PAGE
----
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Nicholson (Grace) Papers and Addenda
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Table of contents What's This?
  • Conditions Governing Access
  • Conditions Governing Use
  • Preferred Citation
  • Immediate Source of Acquisition
  • Biographical / Historical
  • Scope and Contents
  • Processing Information
  • Arrangement
  • Custodial History
  • General
  • Related Materials
  • Bibliography

  • Contributing Institution: The Huntington Library
    Title: Grace Nicholson papers and addenda
    Creator: Nicholson, Grace, -1948
    Identifier/Call Number: mssNicholsog
    Physical Description: 40.88 Linear Feet (30 boxes, 9 oversize folders, 3 volumes, 1 roll)
    Date (inclusive): 1784-1975
    Date (bulk): 1900-1951
    Abstract: This collection contains the papers of Grace Nicholson (1877-1948), a collector and dealer of Native American and Asian arts and crafts in Pasadena, California, with much of the collection relating to her work in the fields of Native American and Asian art.
    Language of Material: Materials are in English.

    Conditions Governing Access

    Open for use by qualified researchers and by appointment. Please contact Reader Services at the Huntington Library for more information.

    Conditions Governing Use

    The Huntington Library does not require that researchers request permission to quote from or publish images of this material, nor does it charge fees for such activities. The responsibility for identifying the copyright holder, if there is one, and obtaining necessary permissions rests with the researcher.

    Preferred Citation

    [Identification of item]. Grace Nicholson papers and addenda, The Huntington Library, San Marino, California.

    Immediate Source of Acquisition

    Gift of Thyra H. Maxwell, October 1968. Gift of Raymond P. Clover, December 1975. Gift of Anonymous, November 1998.

    Biographical / Historical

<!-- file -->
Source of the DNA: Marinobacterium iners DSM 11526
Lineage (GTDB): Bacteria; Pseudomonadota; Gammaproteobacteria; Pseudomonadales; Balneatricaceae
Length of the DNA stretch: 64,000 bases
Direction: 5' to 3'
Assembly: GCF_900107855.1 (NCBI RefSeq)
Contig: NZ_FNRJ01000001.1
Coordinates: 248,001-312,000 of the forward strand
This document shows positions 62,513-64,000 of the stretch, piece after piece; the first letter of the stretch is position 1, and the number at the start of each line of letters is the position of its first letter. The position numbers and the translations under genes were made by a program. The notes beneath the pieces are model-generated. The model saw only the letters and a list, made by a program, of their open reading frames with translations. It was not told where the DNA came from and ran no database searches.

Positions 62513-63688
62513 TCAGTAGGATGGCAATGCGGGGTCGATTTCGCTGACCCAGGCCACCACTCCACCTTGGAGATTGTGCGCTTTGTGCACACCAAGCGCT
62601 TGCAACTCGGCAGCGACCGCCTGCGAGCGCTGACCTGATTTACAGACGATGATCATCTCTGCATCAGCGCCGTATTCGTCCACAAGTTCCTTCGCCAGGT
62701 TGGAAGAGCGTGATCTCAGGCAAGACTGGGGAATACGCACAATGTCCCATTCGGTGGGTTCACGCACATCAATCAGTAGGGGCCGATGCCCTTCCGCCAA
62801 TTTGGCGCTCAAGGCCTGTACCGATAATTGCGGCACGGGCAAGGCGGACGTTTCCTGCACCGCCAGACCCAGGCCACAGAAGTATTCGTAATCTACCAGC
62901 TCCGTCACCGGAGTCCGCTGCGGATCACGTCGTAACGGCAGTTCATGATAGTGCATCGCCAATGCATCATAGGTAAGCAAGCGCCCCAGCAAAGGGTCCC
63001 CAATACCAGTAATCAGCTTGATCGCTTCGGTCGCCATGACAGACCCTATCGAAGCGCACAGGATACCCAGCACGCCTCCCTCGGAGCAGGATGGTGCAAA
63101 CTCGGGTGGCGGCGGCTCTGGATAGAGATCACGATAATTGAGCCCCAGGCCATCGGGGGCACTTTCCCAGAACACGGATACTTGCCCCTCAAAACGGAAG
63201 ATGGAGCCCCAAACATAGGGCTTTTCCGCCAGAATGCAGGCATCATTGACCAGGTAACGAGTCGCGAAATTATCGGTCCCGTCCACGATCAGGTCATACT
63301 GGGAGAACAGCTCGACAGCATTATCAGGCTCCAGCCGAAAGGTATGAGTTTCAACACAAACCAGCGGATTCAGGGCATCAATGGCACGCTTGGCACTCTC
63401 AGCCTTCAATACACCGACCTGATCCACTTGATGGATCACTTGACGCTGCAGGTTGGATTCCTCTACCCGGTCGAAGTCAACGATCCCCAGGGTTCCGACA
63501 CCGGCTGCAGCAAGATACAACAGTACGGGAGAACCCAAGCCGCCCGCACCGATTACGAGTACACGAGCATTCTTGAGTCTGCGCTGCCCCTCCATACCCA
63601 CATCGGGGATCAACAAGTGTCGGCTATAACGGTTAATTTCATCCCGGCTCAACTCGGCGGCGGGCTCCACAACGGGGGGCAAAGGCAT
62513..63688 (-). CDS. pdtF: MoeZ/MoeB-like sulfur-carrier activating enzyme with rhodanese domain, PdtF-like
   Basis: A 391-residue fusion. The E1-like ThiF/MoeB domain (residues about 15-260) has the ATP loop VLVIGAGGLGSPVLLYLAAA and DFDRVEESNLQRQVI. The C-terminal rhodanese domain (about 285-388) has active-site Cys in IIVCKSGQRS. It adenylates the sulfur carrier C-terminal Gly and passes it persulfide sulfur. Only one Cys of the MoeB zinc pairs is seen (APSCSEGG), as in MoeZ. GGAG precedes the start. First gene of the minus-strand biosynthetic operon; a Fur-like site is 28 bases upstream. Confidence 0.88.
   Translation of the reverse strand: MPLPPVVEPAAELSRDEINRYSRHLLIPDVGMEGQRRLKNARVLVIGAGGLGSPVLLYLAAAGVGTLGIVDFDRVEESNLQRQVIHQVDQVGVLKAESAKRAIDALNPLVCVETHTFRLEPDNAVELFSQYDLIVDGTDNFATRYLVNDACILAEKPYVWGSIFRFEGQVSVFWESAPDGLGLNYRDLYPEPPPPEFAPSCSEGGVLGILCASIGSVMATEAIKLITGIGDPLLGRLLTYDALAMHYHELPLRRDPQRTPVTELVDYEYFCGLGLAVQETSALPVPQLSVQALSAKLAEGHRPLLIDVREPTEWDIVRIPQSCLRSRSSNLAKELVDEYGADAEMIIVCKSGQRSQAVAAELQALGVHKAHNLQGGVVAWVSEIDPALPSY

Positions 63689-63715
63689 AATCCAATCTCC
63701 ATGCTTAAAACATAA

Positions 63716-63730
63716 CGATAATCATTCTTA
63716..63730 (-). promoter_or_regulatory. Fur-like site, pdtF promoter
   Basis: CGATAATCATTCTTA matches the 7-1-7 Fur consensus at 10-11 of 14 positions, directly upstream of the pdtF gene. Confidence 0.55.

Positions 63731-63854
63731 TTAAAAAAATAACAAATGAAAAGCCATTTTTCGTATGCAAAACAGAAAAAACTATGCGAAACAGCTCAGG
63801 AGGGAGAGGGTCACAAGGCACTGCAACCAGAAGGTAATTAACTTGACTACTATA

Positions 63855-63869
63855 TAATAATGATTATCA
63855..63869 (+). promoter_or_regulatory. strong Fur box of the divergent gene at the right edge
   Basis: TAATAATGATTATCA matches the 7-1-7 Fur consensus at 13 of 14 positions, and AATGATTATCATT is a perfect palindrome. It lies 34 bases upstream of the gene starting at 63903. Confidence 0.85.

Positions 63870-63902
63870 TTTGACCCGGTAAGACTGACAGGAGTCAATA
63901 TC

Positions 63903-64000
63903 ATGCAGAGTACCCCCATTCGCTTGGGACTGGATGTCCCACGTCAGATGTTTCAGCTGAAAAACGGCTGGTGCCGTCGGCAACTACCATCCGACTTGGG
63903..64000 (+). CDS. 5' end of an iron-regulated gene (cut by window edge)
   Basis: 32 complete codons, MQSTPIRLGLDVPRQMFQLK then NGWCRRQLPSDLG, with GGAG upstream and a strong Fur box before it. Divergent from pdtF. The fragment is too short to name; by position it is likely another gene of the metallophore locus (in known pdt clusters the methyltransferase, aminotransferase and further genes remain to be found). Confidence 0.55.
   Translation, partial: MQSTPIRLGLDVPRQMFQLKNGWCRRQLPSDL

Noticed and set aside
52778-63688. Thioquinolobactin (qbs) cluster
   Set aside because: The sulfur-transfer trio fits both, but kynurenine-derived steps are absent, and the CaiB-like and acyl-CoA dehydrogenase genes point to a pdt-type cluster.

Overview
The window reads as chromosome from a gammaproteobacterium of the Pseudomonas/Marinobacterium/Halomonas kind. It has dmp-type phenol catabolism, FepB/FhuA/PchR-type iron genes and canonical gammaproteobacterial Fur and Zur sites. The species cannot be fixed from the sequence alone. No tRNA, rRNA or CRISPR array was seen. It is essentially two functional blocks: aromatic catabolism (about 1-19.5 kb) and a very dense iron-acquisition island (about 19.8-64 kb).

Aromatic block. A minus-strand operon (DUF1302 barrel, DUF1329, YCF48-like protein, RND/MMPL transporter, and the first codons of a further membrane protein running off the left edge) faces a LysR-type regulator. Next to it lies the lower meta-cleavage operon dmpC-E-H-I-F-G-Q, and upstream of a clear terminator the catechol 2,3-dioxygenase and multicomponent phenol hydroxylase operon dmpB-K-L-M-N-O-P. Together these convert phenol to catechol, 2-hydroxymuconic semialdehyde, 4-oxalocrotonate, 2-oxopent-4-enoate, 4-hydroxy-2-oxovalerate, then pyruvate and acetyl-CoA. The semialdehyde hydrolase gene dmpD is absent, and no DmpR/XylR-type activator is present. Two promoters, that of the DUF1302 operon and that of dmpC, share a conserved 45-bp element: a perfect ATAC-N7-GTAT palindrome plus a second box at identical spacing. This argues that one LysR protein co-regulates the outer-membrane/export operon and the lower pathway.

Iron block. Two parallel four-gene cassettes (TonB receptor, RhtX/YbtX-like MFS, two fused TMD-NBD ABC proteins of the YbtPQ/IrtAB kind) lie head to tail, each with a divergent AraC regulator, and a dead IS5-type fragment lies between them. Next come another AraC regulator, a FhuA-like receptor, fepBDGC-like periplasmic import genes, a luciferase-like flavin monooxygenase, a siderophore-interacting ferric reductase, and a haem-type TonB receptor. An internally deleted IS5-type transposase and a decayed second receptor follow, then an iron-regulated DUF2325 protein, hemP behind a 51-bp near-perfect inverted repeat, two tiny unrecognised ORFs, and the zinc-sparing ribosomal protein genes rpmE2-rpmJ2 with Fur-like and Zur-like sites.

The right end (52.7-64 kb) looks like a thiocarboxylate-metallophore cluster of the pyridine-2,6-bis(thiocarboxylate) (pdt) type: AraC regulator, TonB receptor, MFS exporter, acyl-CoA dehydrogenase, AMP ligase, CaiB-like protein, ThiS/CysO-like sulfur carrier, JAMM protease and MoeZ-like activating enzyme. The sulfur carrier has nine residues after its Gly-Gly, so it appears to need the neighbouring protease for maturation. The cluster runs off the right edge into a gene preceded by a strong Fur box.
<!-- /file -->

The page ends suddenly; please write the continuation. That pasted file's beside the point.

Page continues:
Grace Nicholson (1877-1948), was a collector and dealer of Native American and Asian arts and crafts. Nicholson was born in Philadelphia, Pennsylvania, on December 31, 1877, the daughter of attorney Franklin Nicholson (1851-1891) and Rose Dennington Nicholson (1855-1878). At the age of thirteen, following the death of her parents, Nicholson went to live with paternal grandparents, William Nicholson and Mary Nicholson. After graduating from the Philadelphia Girls' High School in 1896, Nicholson worked as a stenographer and in other jobs in Philadelphia. In 1898, Nicholson met Mr. Carroll S. Hartman (1857-1933); she began working for Hartman in 1900, first as a promoter for "The Battle of Manila" cyclorama, and later in an amusement parlor on the boardwalk in Atlantic City, New Jersey. In late 1901, with money from a small inheritance, Nicholson moved to Pasadena, California. In early 1902, she began purchasing Native American baskets and artifacts, opening a store at 41-43 South Raymond Avenue in Pasadena. Within a few years, she moved her combined home, store, and gallery to nearby 46 North Los Robles Avenue. Carroll Hartman had also relocated to Southern California, and Nicholson employed him as a buyer for her store. Nicholson traveled throughout Arizona, California, New Mexico, Oregon, and Washington studying and purchasing Native American arts and crafts and establishing relationships with the artists, whom she often interviewed and photographed. Hartman often accompanied her on these expeditions, taking photographs as well. Nicholson kept extensive diaries and notes on her buying trips through Native American territory, especially of the Karok, Klamath, and Pomo Indians. Her subjects included Native American legends, folklore, vocabulary, tribal festivals, basket making, the art trade, and living conditions. Native American artists with whom Nicholson established long-term business and personal connections included Pomo basket weaver Mary Benson (1878-1930) and her husband William Benson (1862-1937), as well as Elizabeth Hickox (1875-1947) of the Karuk tribe. Because of her ethnographic work, the American Anthropological Association elected Nicholson to membership in 1904. She facilitated the purchase of artifacts by museums such as the Peabody Museum at Harvard University, the Field Museum in Chicago, the Southwest Museum of the American Indian Collection, Autry National Center, Los Angeles, and the University of Pennsylvania Museum. In the 1910s, as the market for Native American artifacts declined, Nicholson began expanding her work as an Asian art dealer. In 1912, Nicholson purchased additional land next to her Los Robles Avenue property and, in 1924, hired architects Marston, Van Pelt, and Maybury to renovate the property and construct a Chinese-style palace. Completed in 1929, it became known as the "Grace Nicholson Treasure House of Oriental Art." Following a 1929 trip to China and Japan, Nicholson dealt almost exclusively in Asian arts and craft. In 1943, facing financial difficulties, Nicholson entered into an agreement with the City of Pasadena and the Pasadena Art Institute that transformed her Los Robles building into the Pasadena Art Institute. In 1954, the Institute was renamed the Pasadena Art Museum; it occupied the building until 1970, when it moved to a new Pasadena location and became the Norton Simon Museum. The Pacificulture Foundation founded the Pacific Asia Museum in the "Treasure House" in 1971. Nicholson continued to live at 46 North Los Robles, but she moved her shop to a smaller building at 45 South Euclid Avenue in Pasadena in 1944, and her assistants Thyra H. Maxwell and Estelle Bynum assumed growing responsibilities for it. Nicholson died on August 31, 1948. Following Nicholson's death, her Native American Indian art collection was left to Maxwell and Bynum, the executors of her estate; her 12,000-item Asian art collection was auctioned by the Curtis Gallery in November 1950 and purchased by Los Angeles businessman Edker Pope. In 1968, Maxwell donated Nicholson's papers and photographs to The Huntington Library and sold Nicholson's collection of baskets made by the Bensons, as well as a large collection of correspondence and myths from William Benson, to the Museum of the American Indian, Heye Foundation, of New York City (now part of the National Museum of the American Indian, Smithsonian Institution, in Washington, D.C.).